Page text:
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Active Ingredient in Marijuana Causes Paranoia

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Jul 17, 2014 07:36 AM EDT
Marijuana
(Photo : Reuters)

Marijuana can increase short-term paranoia, new study led by Oxford University researchers says.

The study shows that the active compound in the drug THC (Δ9-tetrahydrocannabinol) can induce paranoia. The research also found that low self-esteem and changes in perception led to cannabis users feeling more paranoid than non-users.

Marijuana is a highly popular and an easily-accessible drug. About 48 percent of all people in the U.S. have used the drug at some point of their lives. According to recent estimates from Centers for Disease Control and Prevention, more teens are now smoking marijuana than cigarettes. Studies showing that cannabis can be effective in treating chronic pain have also added to the drug's popularity. The latest study shows that marijuana-use is not without any risks.

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"The study very convincingly shows that cannabis can cause short-term paranoia in some people,' says Professor Freeman."But more importantly it shines a light on the way our mind encourages paranoia. Paranoia is likely to occur when we are worried, think negatively about ourselves, and experience unsettling changes in our perceptions."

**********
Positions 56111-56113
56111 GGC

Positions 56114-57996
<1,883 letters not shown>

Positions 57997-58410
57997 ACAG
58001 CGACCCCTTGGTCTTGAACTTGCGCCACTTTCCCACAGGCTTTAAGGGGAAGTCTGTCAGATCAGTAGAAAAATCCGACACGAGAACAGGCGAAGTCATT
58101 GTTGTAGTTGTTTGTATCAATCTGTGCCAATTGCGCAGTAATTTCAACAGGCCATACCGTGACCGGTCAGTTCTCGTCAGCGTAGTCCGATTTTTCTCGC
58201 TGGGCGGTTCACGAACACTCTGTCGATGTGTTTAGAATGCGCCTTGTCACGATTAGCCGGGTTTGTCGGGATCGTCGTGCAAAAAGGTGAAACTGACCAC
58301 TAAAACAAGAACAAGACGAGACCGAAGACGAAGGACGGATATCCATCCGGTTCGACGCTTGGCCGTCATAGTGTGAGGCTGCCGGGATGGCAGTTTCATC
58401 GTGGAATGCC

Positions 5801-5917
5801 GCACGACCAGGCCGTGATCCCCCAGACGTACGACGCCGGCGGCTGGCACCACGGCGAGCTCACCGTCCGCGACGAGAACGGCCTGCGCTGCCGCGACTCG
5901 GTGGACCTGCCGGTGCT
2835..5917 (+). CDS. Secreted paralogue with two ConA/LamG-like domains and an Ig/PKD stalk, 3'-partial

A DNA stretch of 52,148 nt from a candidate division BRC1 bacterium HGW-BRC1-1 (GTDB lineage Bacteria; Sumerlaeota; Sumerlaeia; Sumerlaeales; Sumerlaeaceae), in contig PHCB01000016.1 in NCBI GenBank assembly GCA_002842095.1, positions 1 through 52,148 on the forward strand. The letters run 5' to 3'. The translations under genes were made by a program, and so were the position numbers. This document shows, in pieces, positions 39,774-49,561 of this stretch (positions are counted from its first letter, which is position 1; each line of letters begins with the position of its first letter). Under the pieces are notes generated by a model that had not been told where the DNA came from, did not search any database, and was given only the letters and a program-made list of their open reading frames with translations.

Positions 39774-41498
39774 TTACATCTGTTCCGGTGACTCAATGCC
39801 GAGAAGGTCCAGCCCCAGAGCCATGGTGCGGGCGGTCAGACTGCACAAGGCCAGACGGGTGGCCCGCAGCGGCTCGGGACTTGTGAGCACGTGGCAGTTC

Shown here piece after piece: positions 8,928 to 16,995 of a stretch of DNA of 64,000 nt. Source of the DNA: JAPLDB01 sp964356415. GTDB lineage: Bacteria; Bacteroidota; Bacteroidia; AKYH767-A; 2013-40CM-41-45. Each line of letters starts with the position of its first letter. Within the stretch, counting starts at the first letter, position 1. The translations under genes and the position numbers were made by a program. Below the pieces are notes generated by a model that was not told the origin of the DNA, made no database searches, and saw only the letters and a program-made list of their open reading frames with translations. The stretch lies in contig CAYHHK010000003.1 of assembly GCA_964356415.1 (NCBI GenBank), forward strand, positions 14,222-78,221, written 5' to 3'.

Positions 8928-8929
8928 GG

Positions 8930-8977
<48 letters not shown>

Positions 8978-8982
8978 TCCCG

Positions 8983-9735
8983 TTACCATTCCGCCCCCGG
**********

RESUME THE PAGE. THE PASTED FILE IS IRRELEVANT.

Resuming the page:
The study included 121 participants between ages 21 and 50 years. All the participants had taken cannabis at least once in the past one year.  Researchers tested participants' paranoia levels via questionnaires and interviews.

Researchers found that all the study participants had reported feelings of suspicions and mistrust about other people.

In the next part of the study, participants were randomly given either an intravenous 1.5mg dose of THC or a placebo. Researchers again looked for signs of paranoia in the study subjects.

The team found that THC did increase paranoia in the subjects. About half of the participants on THC reported paranoia compared to 30 percent on placebo.

Researchers also found that THC-use was associated with poor short-term memory, anxiety and changes in perception of sights and sounds.

"Paranoia is excessive thinking that other people are trying to harm us. It's very common because in our day-to-day lives we have to weigh up whether to trust or mistrust, and when we get it wrong - that's paranoia. Many people have a few paranoid thoughts, and a few people have many paranoid thoughts," said Freeman of the Department of Psychiatry, according to a news release.

The study doesn't have any implication for criminal justice or legalization of marijuana, researchers said. Instead, the research shows that several factors are associated with feelings of paranoia in cannabis users.

The research was funded by the Medical Research Council (MRC) and is published in the journal Schizophrenia Bulletin.

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